Van Santen has set up a multidisciplinary team to optimally guide children with hypothalamic syndrome. The pediatric endocrinologist, psychologist, child psychiatrist, dietician, physiotherapist, neurologist, rehabilitation physician and oncologist work closely together. “As a team, we are building expertise on this rare condition, and we are also gaining more insight into its symptoms. That differs per patient. We see that complaints often existed longer before the hypothalamic syndrome was recognized by the general practitioner or pediatrician. That's not surprising because it's rare. Creating awareness is therefore important," she says. “If alarm signals are better recognized, we can detect small tumors in the pituitary gland earlier with an MRI and they can be treated well. However, once the hypothalamus is damaged you have a problem. A damaged hypothalamus leads to (morbid) obesity, behavioral problems, and diabetes insipidus without adequate thirst, which is very difficult to treat. The optic nerve is also located in this area. Early recognition of hypothalamic dysfunction can prevent vision loss and even blindness in the case of a tumor in this area.”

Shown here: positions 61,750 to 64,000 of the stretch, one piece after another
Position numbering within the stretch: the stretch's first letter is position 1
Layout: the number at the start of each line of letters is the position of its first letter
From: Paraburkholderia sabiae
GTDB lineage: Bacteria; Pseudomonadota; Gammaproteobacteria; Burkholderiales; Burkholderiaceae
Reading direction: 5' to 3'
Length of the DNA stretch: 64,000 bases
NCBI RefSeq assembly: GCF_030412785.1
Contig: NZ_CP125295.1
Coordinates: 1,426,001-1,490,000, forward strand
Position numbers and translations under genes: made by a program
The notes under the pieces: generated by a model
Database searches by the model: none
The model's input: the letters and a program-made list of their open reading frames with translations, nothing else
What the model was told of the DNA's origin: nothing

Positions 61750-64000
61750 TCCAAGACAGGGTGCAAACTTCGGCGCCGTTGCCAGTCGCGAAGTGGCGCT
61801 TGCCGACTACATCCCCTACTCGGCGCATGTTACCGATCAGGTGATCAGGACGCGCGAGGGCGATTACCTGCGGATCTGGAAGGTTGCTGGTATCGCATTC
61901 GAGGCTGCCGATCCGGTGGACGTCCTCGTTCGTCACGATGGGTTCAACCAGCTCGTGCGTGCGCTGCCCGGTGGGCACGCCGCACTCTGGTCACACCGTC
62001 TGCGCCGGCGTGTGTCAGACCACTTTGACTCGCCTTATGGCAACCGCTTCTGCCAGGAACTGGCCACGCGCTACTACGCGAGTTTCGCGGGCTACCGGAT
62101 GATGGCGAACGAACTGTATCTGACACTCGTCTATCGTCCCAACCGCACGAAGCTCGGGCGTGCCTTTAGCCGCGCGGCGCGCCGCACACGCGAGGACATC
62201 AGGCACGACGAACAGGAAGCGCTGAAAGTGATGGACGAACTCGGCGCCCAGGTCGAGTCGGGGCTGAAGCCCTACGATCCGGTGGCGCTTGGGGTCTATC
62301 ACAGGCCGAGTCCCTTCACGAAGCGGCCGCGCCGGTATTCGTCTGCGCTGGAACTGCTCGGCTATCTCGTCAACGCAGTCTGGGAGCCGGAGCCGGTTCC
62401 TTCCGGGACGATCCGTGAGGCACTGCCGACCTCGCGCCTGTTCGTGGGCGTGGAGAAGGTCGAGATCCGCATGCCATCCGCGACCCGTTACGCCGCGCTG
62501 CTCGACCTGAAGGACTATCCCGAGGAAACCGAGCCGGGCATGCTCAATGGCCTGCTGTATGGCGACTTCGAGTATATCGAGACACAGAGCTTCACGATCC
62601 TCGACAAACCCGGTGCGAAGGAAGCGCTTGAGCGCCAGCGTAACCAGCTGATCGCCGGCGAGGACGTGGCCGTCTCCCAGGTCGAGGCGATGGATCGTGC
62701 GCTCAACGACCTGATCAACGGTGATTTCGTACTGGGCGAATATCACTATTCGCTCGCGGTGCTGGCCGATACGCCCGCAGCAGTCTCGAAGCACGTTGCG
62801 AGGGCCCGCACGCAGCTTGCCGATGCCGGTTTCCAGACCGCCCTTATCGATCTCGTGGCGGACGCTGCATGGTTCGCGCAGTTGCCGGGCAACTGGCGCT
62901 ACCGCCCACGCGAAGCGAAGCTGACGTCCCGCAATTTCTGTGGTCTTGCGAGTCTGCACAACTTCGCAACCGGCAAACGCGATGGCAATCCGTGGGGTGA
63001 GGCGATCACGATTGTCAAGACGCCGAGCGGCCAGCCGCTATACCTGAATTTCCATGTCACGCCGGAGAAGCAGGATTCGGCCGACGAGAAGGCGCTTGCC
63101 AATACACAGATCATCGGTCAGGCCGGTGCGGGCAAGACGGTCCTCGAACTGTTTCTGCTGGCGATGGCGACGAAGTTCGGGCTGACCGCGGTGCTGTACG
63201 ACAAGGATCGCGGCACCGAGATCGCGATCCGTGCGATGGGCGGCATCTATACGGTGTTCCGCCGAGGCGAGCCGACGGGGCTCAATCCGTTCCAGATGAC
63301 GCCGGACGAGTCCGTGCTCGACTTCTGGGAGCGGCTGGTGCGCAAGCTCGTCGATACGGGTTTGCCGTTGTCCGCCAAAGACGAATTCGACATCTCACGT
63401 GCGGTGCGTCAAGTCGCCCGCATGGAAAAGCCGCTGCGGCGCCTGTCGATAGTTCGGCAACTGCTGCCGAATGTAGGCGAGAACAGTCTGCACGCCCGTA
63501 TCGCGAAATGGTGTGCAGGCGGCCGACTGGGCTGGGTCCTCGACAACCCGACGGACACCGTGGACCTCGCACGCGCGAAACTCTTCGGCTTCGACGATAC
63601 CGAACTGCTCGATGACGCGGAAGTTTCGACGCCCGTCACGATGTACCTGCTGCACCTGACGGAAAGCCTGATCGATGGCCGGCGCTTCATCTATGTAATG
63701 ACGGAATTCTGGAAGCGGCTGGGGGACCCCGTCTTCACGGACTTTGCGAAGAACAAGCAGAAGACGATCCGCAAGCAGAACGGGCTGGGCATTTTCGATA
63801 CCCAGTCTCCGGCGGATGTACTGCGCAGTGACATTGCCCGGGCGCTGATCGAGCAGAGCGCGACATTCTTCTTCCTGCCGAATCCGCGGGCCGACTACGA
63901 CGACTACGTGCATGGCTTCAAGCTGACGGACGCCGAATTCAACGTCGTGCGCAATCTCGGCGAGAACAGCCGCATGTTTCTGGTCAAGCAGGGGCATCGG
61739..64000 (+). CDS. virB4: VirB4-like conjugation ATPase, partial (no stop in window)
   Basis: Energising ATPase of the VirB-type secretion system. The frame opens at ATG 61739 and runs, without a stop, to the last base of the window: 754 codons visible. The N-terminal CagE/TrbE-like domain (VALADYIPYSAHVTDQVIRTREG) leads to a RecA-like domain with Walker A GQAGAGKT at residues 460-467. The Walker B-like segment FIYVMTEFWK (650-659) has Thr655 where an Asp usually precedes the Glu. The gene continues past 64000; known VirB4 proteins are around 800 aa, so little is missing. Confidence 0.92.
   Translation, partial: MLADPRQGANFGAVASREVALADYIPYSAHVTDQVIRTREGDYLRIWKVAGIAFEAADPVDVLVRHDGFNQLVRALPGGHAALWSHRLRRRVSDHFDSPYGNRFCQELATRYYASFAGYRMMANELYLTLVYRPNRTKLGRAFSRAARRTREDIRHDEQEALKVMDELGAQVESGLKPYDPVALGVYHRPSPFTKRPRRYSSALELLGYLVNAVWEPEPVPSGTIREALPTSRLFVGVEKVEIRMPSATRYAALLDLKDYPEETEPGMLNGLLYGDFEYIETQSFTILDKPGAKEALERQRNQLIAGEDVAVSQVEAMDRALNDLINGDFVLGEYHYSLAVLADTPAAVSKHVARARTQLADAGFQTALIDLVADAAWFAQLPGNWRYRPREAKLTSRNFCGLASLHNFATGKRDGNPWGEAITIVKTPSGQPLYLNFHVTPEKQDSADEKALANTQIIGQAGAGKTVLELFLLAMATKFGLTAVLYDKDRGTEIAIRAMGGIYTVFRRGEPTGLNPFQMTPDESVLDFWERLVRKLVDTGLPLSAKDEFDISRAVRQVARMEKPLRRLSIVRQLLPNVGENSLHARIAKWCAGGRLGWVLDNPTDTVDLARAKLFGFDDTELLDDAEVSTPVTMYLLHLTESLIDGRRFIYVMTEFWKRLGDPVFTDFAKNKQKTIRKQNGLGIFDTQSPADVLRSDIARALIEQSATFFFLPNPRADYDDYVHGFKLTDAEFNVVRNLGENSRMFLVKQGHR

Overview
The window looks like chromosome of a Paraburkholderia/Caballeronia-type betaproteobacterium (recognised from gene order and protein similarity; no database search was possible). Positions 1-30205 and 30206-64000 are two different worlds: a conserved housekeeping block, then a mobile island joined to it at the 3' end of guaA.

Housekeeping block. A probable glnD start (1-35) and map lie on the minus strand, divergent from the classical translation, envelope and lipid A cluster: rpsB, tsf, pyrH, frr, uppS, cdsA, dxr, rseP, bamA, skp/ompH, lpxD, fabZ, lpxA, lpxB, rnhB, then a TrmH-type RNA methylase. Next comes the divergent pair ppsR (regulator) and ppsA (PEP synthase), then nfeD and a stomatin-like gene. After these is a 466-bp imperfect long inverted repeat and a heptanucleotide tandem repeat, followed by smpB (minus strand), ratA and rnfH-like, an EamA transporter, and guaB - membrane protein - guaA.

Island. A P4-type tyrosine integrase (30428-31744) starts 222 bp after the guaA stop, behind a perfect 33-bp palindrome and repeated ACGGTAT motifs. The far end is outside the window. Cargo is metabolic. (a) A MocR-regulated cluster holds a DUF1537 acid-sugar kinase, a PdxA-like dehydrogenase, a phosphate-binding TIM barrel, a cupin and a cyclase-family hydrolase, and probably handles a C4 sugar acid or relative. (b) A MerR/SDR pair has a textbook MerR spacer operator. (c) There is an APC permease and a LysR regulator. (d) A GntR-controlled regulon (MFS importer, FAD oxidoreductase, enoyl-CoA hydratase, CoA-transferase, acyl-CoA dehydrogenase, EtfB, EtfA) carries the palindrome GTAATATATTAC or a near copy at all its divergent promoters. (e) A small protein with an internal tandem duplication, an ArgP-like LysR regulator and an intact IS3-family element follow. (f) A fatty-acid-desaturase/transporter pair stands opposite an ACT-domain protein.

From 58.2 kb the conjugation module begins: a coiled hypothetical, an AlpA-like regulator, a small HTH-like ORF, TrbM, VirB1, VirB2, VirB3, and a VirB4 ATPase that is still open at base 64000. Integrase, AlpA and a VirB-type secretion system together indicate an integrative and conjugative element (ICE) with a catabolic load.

“My goal is to actually be able to offer patients with hypothalamic dysfunction something in the future,” Van Santen acknowledges. “I notice that there is a lot of support for this research theme within the WKZ, the Child Health spearhead and the Princess Máxima Center. Within the UMC Utrecht there is also a valuable collaboration with internist-endocrinologist Aline Stades and Professor of Endocrinology Gerlof Valk, which guarantees the transition of patients. This support and the recognition of the Dutch Federation of University Medical Centers as a center of expertise for rare hypothalamic disorders motivates me enormously to further expand the research from Utrecht.”
Van Santen opts for international cooperation. “The condition is rare, so we need collaboration for research and increasing knowledge. As with many rare diseases, it helps to set up international studies. I hope to set up a European consortium so that we can jointly investigate which interventions can help these patients.”
More awareness is also needed about the hypothalamic syndrome so that it is recognized earlier. “That is why I am developing a tool together with my colleague doctor and professor Dr. Hermann Müller (Oldenburg) with which we can classify patients in a uniform manner. This allows you to recognize characteristics at an early stage. The picture differs per patient, but I am convinced that if certain patterns become clear, we can do more for these patients.”